His all-access approach vibes well with the historic importance of illustrations to cannabis and drug culture. Underground comics have long helped define emerging subcultures, including the weed-centric comics that surged in popularity during the ‘60s and ‘70s. The counterculture publication aesthetic came to define the experience of smoking weed for many, like Gilbert Shelton’s “The Fabulous Furry Freak Brothers,” which is being made into a star-studded animated series starring Woody Harrelson and Tiffany Haddish. The continued relevance of this art style is further proven by the 2019 sale of the iconic 1971 face-melting, six-image strip titled, “Stoned Again!” by countercultural cartoonist R. Crumb. It went for a whopping $690,000.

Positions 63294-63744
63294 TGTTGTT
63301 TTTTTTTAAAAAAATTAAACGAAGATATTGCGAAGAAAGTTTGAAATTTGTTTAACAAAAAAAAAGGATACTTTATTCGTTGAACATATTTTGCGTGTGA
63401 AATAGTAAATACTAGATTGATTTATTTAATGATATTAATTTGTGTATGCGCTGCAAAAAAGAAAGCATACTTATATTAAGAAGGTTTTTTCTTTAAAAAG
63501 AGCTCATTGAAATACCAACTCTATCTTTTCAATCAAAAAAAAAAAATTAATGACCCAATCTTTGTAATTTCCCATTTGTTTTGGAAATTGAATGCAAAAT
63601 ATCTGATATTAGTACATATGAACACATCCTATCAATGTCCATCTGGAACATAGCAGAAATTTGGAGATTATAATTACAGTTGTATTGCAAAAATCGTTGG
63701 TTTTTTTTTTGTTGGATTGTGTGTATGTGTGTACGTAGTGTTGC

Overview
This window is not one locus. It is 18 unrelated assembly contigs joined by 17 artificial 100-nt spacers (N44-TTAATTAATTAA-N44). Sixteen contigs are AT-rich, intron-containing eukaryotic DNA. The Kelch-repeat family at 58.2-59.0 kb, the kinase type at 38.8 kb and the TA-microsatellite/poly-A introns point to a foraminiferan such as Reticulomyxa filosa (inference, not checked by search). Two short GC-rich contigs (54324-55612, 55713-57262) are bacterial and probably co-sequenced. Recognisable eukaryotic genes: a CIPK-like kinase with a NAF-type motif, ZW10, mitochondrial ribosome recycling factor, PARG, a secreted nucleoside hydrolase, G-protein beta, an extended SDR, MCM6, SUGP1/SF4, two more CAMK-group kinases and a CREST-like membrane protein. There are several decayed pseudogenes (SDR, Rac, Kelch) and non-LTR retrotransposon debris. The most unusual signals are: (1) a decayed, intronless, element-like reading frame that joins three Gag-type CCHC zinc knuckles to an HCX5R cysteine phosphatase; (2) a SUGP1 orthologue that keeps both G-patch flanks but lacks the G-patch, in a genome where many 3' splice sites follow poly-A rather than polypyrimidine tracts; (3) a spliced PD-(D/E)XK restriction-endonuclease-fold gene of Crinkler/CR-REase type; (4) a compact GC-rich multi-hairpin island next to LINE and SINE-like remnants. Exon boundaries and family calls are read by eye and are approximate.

Today, artists continue to carry on the responsibility of providing us with smoke-filled strips, like Simon Hanselmann’s stoner cat and witch duo, the blunted protagonists of her Megahex series.
In Mexico, illustrated characters have long been the ambassadors of weed culture. That legacy has roots in Don Chepito Mariguana, the cannabis-consuming, woman-chasing, Mexican Revolution-era protagonist created by José Guadalupe Posada, the famed lithographer and political parodist from the 20th century. Modern artists like Tysa, Wina Obake, Malas Costumbres, and Lukas Alienigena now create joint-toting cat and alien avatars. The color-saturated pages of Mota Comix often feature strips inked by Señor Berumen, creator of sexualized female protagonists that represent the drugs themselves, like superheroine Marihuanella and the questionably panty-baring psychedelic schoolgirl, La Psilucibiniña.